Media campaign seeks to bolster number of volunteer firefighters

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Posted: Friday, November 1, 2019 6:00 am

The North Dakota Firefighter’s Association has kicked off a statewide media blitz to convince more people to sign up as volunteers with the state’s 373 fire departments.

Ninety-six percent of the state’s fire departments, including Hillsboro’s, are led by networks of aging volunteers who will need to find replacements over time, Rob Knuth, NDFA’s training director, said Tuesday.

“It’s difficult for individuals to volunteer for an organization like their local fire department,” Knuth said. “They have full-time jobs. They have family and church commitments.

“And you never know when that pager is going to go off and someone will need assistance.”

The firemen’s association received a grant to pay for newspaper, TV and radio ads this fall to raise awareness about the need for more firefighters across the state.

The organization ran quarter-page ads in the Banner in October seeking volunteers.

Hillsboro Fire Chief Jamie Reed said his department has 40 members, although nearly half those are social or lifetime members who no longer respond to emergency calls.

He estimated the department has 20 on-call members, although he’d like to see that number closer to 25.

“We have a good core, but we would take more people, absolutely,” Reed said. “Of course, we’re better off than we were 10 years ago, when we had 10 or 12 people. We were pretty skimpy back then.”

North Dakota has four cities – Fargo, Grand Forks, Bismarck and Minot – with salaried career firefighters.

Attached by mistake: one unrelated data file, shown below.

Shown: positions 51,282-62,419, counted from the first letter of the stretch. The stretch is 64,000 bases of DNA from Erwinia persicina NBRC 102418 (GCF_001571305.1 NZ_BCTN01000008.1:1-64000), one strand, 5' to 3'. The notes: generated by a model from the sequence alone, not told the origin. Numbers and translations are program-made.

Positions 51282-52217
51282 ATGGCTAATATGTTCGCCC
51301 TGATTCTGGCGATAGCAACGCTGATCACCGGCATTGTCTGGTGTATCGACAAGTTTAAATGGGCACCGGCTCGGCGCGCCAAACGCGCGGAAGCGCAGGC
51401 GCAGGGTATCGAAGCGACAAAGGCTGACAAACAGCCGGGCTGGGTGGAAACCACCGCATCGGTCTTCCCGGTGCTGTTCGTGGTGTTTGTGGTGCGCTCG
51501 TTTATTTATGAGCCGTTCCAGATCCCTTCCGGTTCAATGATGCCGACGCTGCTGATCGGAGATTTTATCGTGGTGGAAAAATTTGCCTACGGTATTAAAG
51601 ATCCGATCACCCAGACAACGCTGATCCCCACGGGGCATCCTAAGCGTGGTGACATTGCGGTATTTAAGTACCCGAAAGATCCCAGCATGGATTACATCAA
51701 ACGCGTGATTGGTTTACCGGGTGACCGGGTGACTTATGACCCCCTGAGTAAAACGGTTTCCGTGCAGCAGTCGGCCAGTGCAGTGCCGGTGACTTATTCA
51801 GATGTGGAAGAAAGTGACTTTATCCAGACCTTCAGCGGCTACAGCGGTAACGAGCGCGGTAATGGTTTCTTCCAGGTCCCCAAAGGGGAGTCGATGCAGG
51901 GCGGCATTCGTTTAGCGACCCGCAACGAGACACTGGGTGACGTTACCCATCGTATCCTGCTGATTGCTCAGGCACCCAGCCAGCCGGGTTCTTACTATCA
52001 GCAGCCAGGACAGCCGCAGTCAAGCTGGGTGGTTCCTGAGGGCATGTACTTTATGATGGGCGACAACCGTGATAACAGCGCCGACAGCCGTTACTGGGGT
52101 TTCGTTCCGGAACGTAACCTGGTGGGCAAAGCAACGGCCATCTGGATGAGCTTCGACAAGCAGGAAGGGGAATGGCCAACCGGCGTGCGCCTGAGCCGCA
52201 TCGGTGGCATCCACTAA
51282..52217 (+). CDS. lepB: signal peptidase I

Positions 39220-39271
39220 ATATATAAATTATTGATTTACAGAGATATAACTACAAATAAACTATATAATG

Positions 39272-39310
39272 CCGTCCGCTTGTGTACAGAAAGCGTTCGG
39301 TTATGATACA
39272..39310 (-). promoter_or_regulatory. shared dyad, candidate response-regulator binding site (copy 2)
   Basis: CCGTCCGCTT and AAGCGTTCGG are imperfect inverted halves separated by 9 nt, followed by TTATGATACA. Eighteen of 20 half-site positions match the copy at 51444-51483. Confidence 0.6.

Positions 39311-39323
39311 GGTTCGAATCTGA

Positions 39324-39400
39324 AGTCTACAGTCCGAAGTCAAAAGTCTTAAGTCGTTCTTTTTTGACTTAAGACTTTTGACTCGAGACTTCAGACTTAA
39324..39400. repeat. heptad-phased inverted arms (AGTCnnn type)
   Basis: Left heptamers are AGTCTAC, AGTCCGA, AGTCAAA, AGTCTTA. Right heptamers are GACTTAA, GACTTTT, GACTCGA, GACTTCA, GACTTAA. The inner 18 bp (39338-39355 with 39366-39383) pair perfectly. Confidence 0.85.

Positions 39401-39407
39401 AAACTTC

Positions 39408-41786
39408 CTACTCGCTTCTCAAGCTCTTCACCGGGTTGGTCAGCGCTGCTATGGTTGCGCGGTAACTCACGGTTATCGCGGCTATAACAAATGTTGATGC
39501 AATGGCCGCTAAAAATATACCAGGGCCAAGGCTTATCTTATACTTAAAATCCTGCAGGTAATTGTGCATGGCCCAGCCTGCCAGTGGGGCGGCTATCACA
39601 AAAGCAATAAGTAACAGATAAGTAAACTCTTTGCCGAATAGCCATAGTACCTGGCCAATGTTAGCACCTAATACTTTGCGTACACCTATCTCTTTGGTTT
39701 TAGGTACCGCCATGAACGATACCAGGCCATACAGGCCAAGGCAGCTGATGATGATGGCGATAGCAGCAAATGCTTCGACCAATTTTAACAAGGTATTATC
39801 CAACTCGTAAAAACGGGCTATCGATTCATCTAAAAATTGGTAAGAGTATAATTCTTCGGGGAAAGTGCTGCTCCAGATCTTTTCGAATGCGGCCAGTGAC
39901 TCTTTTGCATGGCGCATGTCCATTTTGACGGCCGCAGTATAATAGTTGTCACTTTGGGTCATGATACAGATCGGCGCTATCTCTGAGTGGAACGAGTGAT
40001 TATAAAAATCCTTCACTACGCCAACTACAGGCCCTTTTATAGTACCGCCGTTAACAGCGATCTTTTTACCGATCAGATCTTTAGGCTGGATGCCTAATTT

Minot has 45 full-time members while Fargo, the state’s largest city, employs about 110, Knuth said.

After those four urban centers, nine other North Dakota cities have combination departments with at least one or more salaried employees who direct teams of volunteers.

Ninety-six percent of the state’s departments are completely filled with volunteers, nearly 20 percent above the national average, according to Knuth.

He attributed the higher percentage to the state’s rural setting and the costs of having salaried firefighters.

Knuth said there isn’t a geographic corner of the state that’s worse off than another in terms of volunteers.

“In general, I’d say the smaller, rural communities have more of a demand right now,” he said. “The closer you to get to larger cities, the more of a customer base you have to pull firefighters from.”

He estimated the average age for a male firefighter in North Dakota is someone in his mid-40s.

Reed said Hillsboro’s roster may trend slightly younger.

“We’re probably in that mid-30s range,” said Reed, who has served as the city’s fire chief for 21 years. “There are some here who are around 30 and we have a few who are close to age 50 and above.”

Hillsboro’s fire department hosts training for volunteers once a month at the fire hall along Main Street.

Requirements for being a volunteer firefighter in Hillsboro include learning CPR and fire aid and getting certified for extractions.

Relatively new volunteers can help the department by tagging along to calls and traveling to fires in support vehicles until their training is complete, Reed said.

“There are a lot of places for people to help who are lacking the training needed on a call,” he said.

Hillsboro firefighters respond to roughly 35 to 45 emergency calls a year. Less than a handful of those calls are for structure or home fires, Reed said.

The city’s proximity to Interstate 29 results in a fair number of accident-related calls north and south of Hillsboro, he said.

Knuth said he’s hoping the recent ad campaign will generate more interest from volunteers interested in helping their local fire departments.

The North Dakota Firefighter’s Association has seen a decrease in the number of young people willing to serve their communities, which could lead to the closing of small, rural fire departments in the future.

“Being a volunteer firefighter is a benefit to your community. You’re the one who can render assistance to a family in need during maybe the worst time in their lives up to that point,” Knuth said.

“Being able to pull up at a scene and help someone through that, there’s no other feeling like that in the world.”

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